The Journal Sentinel also notes that Walker is now the first governor in America to survive a recall election—ever:

In one sense, Walker defeated not just Barrett, but history. Only two other governors in the U.S. have ever faced a recall election — California’s Gray Davis in 2003 and North Dakota’s Lynn Frazier in 1921 — and both lost.

(All of you who voted for Walker, or supported him in other ways, made history, too!)

Meanwhile his lieutenant governor, Rebecca Kleefisch, made history yesterday by being the first lieutenant governor ever to face a recall election.  She also won.

The Democrats also tried to recall four Republican state senators yesterday.  Three of them held their seats by huge margins (57-43 or better), but the fourth one, as of this writing (with 100% of precincts reporting), appears to have lost 49-51—i.e., by only 779 votes.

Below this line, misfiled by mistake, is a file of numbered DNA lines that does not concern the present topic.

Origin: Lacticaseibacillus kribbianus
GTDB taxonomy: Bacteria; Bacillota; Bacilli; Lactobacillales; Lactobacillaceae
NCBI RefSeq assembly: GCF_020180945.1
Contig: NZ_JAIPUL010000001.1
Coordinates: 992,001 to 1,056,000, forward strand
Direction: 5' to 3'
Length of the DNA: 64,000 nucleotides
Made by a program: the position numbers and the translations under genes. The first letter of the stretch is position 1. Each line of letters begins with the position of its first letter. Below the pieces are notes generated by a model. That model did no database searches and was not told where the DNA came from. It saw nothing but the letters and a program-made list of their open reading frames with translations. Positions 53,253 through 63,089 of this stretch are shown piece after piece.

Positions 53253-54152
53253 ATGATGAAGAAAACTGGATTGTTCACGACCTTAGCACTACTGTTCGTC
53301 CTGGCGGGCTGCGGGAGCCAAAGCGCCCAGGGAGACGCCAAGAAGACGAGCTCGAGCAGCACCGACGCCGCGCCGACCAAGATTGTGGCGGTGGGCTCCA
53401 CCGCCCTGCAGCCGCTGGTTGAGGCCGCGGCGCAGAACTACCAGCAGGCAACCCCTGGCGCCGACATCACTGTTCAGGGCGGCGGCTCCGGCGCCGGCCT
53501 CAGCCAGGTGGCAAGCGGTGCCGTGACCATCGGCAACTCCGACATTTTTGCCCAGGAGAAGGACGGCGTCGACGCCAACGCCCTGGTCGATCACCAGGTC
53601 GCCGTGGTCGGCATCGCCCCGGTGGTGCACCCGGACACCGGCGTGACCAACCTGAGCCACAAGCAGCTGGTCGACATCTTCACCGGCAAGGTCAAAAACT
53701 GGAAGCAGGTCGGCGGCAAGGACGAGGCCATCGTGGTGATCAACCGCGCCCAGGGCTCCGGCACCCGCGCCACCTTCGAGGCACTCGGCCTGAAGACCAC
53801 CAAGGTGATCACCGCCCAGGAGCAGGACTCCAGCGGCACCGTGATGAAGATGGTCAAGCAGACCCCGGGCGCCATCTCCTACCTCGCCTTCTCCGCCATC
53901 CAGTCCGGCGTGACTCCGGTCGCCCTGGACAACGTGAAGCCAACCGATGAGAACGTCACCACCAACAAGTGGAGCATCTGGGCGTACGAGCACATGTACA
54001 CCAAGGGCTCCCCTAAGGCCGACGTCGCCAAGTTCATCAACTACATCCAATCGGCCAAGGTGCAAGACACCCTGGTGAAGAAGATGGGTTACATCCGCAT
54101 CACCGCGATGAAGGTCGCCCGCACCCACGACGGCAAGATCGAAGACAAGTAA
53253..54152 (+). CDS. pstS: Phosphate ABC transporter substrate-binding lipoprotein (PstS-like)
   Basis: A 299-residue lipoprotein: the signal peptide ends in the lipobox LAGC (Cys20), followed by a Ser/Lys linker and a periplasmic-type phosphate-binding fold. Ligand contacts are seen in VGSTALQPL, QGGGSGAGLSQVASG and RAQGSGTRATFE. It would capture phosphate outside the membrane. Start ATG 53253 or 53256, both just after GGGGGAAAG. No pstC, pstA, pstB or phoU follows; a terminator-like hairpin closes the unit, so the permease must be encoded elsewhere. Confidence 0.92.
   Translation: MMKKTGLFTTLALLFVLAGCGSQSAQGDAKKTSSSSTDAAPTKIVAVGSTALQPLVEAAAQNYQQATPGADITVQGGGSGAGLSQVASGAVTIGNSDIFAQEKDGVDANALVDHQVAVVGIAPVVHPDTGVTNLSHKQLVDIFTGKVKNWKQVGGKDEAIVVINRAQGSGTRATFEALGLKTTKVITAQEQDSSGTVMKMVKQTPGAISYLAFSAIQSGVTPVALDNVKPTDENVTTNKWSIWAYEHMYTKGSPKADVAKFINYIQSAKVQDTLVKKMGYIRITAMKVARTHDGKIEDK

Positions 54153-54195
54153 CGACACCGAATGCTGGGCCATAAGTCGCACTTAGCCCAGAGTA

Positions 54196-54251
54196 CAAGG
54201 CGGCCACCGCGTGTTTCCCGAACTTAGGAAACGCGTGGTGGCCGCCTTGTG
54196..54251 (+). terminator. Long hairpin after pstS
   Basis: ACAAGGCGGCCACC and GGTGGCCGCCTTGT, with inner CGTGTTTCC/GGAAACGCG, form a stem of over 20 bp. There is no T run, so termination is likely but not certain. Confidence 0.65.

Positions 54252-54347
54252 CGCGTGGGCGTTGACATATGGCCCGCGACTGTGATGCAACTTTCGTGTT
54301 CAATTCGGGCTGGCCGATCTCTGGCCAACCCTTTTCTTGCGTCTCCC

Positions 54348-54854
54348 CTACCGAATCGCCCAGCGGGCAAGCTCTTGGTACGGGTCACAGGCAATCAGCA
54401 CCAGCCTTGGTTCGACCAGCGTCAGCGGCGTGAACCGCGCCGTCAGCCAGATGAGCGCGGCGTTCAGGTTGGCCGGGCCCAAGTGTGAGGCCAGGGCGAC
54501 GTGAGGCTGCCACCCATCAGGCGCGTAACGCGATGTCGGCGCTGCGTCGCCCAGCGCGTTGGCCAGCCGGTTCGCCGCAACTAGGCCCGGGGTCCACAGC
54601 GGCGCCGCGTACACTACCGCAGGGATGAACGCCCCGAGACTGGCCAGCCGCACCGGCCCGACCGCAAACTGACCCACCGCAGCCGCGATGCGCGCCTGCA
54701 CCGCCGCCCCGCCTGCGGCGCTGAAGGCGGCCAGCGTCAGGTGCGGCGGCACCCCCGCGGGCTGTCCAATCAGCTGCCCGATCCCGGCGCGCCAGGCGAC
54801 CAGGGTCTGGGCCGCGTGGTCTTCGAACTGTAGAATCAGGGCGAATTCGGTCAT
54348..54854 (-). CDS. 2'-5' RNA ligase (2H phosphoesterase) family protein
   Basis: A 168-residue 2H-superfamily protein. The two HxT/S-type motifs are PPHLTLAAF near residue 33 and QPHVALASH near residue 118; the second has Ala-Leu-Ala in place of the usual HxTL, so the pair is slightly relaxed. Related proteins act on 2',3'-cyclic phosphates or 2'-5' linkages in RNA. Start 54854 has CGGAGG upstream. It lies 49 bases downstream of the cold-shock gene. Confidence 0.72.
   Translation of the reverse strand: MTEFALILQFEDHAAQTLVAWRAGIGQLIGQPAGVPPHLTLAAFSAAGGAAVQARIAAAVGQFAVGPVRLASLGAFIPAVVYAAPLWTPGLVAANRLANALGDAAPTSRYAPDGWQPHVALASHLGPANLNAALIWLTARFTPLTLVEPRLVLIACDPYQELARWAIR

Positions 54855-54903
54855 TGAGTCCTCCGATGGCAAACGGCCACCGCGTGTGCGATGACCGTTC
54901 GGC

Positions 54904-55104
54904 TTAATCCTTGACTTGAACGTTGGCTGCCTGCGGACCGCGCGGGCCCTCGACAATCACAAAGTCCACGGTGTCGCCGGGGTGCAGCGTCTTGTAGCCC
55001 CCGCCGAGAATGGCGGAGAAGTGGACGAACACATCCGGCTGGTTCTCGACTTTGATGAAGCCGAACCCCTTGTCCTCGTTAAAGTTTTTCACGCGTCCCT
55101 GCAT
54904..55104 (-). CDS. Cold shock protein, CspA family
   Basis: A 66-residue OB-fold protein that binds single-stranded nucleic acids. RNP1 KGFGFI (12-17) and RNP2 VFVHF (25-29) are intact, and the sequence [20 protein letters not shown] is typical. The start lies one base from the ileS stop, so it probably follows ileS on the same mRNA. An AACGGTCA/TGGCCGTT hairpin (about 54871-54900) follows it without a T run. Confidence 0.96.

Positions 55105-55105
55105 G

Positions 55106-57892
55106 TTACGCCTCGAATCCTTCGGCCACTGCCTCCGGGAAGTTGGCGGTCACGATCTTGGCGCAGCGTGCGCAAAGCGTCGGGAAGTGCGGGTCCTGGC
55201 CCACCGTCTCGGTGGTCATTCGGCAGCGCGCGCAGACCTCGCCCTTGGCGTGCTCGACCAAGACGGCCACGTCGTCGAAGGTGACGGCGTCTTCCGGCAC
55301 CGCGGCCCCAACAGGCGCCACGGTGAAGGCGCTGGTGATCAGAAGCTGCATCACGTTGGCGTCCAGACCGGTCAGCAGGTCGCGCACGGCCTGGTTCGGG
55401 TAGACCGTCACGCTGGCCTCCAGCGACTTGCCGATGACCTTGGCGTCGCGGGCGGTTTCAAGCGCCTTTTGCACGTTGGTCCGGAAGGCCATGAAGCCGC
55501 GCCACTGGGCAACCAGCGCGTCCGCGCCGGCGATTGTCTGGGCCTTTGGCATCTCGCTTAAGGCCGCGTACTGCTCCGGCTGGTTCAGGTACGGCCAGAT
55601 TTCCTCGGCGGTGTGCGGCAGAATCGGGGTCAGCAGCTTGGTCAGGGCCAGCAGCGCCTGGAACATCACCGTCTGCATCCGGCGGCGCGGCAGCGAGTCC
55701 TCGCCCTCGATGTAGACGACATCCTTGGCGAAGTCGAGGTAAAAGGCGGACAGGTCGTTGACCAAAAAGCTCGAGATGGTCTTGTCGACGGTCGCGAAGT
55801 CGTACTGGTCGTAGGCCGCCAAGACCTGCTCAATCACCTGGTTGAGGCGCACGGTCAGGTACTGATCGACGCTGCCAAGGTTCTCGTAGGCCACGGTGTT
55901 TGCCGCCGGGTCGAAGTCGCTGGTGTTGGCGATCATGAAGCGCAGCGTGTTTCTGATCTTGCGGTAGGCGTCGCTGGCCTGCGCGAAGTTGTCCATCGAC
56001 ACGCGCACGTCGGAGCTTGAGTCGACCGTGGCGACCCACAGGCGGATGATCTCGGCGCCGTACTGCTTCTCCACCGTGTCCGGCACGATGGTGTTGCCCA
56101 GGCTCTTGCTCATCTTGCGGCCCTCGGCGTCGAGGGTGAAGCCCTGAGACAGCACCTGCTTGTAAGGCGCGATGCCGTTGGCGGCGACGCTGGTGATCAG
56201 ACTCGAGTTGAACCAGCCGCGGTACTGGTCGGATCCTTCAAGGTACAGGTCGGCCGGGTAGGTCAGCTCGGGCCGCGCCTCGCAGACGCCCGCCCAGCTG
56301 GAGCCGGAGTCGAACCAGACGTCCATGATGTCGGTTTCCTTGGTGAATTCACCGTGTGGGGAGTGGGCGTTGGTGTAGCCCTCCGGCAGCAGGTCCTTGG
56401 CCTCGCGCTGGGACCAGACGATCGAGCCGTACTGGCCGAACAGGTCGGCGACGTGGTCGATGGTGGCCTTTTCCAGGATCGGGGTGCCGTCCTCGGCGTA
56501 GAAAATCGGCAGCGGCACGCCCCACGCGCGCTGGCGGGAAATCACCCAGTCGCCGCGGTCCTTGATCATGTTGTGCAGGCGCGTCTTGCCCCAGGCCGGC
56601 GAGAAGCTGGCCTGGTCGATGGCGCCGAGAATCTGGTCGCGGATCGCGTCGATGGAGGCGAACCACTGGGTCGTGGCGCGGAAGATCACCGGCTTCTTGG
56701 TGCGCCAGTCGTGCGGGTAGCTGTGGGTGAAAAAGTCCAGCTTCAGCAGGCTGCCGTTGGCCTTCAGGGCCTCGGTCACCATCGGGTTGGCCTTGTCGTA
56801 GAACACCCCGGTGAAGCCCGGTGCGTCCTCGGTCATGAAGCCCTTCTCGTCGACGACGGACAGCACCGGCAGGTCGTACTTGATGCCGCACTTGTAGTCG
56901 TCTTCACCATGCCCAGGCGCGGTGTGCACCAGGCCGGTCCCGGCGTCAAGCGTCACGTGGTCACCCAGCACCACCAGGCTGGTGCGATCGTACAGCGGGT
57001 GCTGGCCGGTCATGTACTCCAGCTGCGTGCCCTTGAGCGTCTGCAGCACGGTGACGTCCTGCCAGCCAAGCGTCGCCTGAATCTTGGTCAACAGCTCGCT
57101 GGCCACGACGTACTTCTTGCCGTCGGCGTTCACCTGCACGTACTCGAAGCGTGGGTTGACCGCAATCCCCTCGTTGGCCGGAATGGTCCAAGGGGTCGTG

If Democrat John Lehman wins, that one seat will be enough to flip control of the state senate; the Democrats would then have a 17-16 majority.  Lehman has declared victory, but Republican Van Wanggaard has not yet conceded, and is considering calling for a recount.

In November, 16 of the 33 seats will be up for grabs, and thanks to the redistricting that will be in place for the first time in that election, Republicans are supposed to pick up at least two seats.  The unions spent millions of dollars and over a year’s worth of effort to get a temporary one-seat majority in a chamber that will never meet in session.

According to the New York Times,

One-third of voters were from union households, up from one-quarter in the 2010 governor’s election.

Yet Walker won, and by a bigger margin than he did in 2010.

Also according to the Times, pro-Walker forces (i.e., including independent groups’ expenditures, not just direct spending by the candidates’ own campaigns) outspent the anti-Walker forces almost 3 to 1: